In Philippians 1:21, Paul makes a statement that is worth digging into. He says, “For me to live is Christ and to die is gain.” It is brief. It is profound. And I think it is often rushed past without true understanding. What is Paul getting at with these words that are very Christian sounding but a little (or maybe a lot) perplexing on closer inspection. To live is Christ, and to die is gain. It doesn’t take much to understand how death is gain for a Christian. After all, the life that waits for us beyond the here and now is far greater than anything we can think or imagine. But if death is gain for followers of Christ, how is living Christ?
Paul has a choice to make… still not certain how that all shakes out. Some way, Paul sees that he must make a choice between going to heaven and staying on earth. He acknowledges the glory that awaits in life with the Father, but he also acknowledges the importance of the work that he is doing in the Philippian church. Restoration of the relationships among the Christians in Philippi was so important, Paul chooses to stay. He sacrifices heaven, even if it is temporary, for the sake of the Philippian church. Let’s look at a couple of things that may shed some light on Paul’s mindset. There is much for us to learn and implement.
The Christian life is shaped by the cross. Christ and his sacrifice affects every choice we make, every relationship we enter, and every path we take. We are shaped by the cross and the sacrificial love that was displayed on it by our Redeemer, the Son of God. The cross is the answer for every issue that arrives. There is no greater reflection of God than living the cruciformed life. If you look at the writings of Paul, this is the criteria he has for resolving any form of conflict in the church or in the community. When faced with a decision, choose the path that looks like the cross. Choose the path of self-sacrificial love for the benefit of others. Paul chose to delay heaven for the sake of the Philippians. He sacrificed heaven for them. Why? Because that is what Christ would have done. This is what “to live is Christ” means. Paul says death carries the most gain for him. As a Christian, eternal glory is waiting, but there is a greater choice at hand. The work that needs to be done is so important, Paul chooses to make a cruciformed decision for the sake of the people. The Christian life and each decision made within it is shaped by the cross.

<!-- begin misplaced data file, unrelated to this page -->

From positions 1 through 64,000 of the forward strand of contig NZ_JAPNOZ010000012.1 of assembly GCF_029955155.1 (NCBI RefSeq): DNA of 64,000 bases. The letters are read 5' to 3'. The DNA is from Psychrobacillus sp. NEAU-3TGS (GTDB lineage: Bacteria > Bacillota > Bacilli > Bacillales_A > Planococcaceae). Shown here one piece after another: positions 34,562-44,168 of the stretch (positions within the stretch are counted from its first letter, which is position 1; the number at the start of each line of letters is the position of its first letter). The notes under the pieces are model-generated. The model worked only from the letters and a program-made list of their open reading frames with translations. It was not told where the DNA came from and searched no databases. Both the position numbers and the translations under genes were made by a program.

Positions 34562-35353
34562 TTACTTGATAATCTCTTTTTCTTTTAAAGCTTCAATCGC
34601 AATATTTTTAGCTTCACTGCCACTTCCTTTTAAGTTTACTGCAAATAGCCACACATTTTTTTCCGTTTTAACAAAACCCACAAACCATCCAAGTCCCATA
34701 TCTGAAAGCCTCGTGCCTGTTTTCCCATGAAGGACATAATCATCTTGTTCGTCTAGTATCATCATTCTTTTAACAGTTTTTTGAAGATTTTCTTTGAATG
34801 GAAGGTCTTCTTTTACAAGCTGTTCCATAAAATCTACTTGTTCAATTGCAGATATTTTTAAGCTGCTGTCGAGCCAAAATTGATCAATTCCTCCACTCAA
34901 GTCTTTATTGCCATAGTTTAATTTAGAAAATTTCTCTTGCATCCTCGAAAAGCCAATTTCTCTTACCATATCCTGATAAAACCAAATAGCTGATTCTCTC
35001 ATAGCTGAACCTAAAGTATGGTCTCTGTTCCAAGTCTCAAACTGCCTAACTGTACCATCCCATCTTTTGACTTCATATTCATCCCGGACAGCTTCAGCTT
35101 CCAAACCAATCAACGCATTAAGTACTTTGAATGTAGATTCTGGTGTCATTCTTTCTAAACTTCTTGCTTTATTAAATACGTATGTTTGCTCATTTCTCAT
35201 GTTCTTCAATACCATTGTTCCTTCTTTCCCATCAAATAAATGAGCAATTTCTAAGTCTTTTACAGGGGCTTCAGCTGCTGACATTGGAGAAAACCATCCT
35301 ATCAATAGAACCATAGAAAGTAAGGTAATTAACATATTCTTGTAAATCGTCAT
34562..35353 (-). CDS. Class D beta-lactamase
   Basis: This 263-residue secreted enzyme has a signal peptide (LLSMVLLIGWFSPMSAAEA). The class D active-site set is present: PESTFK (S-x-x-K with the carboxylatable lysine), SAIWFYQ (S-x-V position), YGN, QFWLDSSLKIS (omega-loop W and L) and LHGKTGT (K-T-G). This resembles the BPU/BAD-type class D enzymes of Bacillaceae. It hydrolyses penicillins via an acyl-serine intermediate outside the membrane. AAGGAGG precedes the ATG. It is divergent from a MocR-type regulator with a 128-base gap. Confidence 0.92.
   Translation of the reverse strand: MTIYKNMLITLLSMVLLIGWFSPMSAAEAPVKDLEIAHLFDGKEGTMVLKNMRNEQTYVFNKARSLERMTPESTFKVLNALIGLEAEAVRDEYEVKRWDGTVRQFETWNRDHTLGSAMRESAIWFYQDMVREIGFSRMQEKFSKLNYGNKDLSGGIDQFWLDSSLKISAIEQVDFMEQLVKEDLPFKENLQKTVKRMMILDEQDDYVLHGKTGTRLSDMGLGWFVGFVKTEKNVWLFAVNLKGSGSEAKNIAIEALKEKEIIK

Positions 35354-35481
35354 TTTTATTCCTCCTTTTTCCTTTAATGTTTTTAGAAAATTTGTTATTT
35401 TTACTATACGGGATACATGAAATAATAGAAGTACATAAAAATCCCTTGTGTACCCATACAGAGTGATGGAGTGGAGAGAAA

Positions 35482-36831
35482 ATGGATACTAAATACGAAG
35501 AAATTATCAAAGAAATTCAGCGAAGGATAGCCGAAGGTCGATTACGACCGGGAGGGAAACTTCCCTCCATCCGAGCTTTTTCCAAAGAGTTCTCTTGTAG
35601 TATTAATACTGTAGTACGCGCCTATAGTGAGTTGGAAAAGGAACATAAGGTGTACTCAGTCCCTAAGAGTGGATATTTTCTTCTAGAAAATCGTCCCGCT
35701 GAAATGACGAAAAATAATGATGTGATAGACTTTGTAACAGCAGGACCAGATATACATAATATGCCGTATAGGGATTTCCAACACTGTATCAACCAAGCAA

Which leads me to the motivation we live with.
Christian motivation reflects the cross. What motivates you to live the Christian life? Is it the fear of hell? Is it the reward of heaven? I don’t believe either is proper motivation for mature disciples of Christ. Right action is important. Right motivation is more crucial. This is the what Jesus hammers home in the sermon on the mount, isn’t it? Isn’t it also the message Paul delivers in 1 Corinthians 13? Right action with the wrong motivation is pointless. Because I have been hidden in Christ, hell has no hold on me. There is no fear there, because my Savior has already taken care of that debt. Heaven is awesome to think about, but it is just icing on the cake. The motivation behind our actions is to bring glory to God and to live a life that reflects the sacrificial love of Christ on the cross of Calvary. Heaven gets thrown in by a loving God that wants to spend the rest of eternity with you and me. We are motivated by the cross.
Joshua Fowler, minister at Goodwood Blvd church of Christ in Baton Rouge, LA.